Hi I am a jewelry designer and wanted to know more about look books and how they should be presented to a buyer. I really do appreciate any info provided. take care of yourself. This has been very informative.

  12. Michelle Frost says:

    Hi all. My father recently launched his own business online manufacturing and selling high quality lingerie. I am exploring potential business opportunities on his behalf and contacted an up-market department store asking if we could send them some company and product information and was asked to send them a ‘look book’. Not having worked in the fashion industry myself (my father was in the trade for 25 years and took a break before returning) I had not heard of look books so googled the term and was brought to this site which I have found most informative – thank you. I am fairly artistic and excited about designing a look book for the business. If anyone can offer further advice or input in presenting look books that would be much appreciated.

  13. Josephine McGowan says:

    Hey, guys. Thank you so much for the information. I am a model, and recently got a job for look book, and was wondering what that was. This helped so much! Thanks, again!

  14. Bestype says:

    My company works with many start-up designers as well as established companies to print their look books. With digital printing, it’s cost effective to print as few as 50 books, although $/book comes down the more you print.

    Look books range in size, shape, paper stock, type of binding, etc. A typical configuration is a 6w x 8h” size, 20-56 pages, saddle-stitch binding (stapled in the middle and folded). On the cover is the logo, the season of the collection, and maybe a cover photo. Layout on the inside usually contains one look per page with number and name/description of the look. Contact info is listed on the back cover complete with press and sales contacts. You can contact me for pricing.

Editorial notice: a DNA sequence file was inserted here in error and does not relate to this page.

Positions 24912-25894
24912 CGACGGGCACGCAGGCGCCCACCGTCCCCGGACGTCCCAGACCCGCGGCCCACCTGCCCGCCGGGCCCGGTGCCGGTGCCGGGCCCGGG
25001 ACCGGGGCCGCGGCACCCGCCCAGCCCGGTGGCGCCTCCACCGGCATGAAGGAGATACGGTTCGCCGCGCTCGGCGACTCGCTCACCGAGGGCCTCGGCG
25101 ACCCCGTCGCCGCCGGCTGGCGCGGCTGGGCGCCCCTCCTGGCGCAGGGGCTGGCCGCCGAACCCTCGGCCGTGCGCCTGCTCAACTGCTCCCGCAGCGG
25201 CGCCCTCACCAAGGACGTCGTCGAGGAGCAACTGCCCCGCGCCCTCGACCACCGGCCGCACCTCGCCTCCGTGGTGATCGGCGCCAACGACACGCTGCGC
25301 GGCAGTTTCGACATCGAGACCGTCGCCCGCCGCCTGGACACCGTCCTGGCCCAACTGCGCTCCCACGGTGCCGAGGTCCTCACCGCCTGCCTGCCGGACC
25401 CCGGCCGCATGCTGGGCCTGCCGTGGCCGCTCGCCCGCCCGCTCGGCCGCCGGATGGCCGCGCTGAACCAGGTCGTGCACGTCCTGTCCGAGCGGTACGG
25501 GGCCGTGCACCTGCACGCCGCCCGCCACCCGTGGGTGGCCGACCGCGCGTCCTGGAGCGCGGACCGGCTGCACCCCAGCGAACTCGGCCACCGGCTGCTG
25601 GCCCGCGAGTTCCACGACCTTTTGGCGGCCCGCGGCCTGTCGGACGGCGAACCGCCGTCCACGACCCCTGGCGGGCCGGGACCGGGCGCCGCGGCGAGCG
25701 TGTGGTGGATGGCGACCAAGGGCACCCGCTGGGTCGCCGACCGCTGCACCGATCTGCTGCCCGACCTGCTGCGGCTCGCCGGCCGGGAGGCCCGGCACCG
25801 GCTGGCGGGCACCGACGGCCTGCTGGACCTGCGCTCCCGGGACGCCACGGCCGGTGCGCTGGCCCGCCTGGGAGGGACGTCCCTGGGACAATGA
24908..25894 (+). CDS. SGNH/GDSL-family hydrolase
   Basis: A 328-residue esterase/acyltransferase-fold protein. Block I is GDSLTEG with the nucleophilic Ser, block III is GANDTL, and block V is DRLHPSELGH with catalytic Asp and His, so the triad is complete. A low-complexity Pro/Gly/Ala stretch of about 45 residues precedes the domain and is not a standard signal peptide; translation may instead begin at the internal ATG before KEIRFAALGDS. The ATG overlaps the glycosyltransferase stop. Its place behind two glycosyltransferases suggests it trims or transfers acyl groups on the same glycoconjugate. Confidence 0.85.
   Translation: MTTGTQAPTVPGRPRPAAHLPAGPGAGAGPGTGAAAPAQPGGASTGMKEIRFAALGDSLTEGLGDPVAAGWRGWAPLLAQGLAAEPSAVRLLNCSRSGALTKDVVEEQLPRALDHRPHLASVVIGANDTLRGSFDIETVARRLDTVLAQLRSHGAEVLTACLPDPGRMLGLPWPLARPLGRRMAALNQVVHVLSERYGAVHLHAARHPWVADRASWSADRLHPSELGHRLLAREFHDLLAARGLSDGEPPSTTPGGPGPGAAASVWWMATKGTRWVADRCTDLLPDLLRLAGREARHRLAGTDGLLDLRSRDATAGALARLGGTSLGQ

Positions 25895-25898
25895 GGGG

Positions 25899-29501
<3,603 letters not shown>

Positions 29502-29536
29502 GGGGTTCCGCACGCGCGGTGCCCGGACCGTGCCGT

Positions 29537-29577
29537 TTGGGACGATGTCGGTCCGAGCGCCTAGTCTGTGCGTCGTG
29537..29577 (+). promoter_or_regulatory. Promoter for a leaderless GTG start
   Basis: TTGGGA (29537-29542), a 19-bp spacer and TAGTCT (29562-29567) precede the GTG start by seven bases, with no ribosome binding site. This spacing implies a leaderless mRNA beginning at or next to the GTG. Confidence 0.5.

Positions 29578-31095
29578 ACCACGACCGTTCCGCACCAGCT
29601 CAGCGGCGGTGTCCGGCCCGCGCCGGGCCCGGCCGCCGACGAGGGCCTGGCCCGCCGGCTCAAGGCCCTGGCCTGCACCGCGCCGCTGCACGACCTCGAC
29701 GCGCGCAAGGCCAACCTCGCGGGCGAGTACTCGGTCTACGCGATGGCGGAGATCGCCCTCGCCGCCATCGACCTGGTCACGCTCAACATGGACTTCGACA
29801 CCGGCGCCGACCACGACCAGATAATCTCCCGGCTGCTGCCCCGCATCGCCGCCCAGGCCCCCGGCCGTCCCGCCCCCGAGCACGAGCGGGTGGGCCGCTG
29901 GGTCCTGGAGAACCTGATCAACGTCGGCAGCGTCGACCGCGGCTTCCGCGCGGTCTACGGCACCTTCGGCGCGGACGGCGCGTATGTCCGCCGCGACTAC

15. Bambi says:

    I am currently creating a look book for my university project and was just wondering whether all the photos needed to be in the same format, for example if i choose black and white images should they all be black and white or can some be in colour? what do you think would look better?

  16. Noro says:

    I’m making a look book for my designer and can’t help myself to stop thinking about making an impact.
    After all it is simply aimed at buyers to show them how the garments look when worn, creative presentation (abstractive, artistic..etc) IS NOT THE BIG ISSUE.

    But as a fashion illustration student who likes to see funky and abstract images in magazine, it would be nice to present garments with a bit of creative touch. Meaning that i personally find it boring looking at a collection in look book with the model in similar poses. How images are presented should be taken in account, in my opinion.

    For people like Bambi, there isn’t a standard format and shouldn’t be, for look book, as long as it contains enough information of the garments. In point of view as a creator, people should create look book in their own taste.
    Your creative input in it’s representation might take a part to attract customers, because once garments are made I don’t think it’s only one person’s job but everyone who were involved in post production’s job as a team.

    Every effort counts.
    Even running a business can be considered as work of art :)

  17. pk says: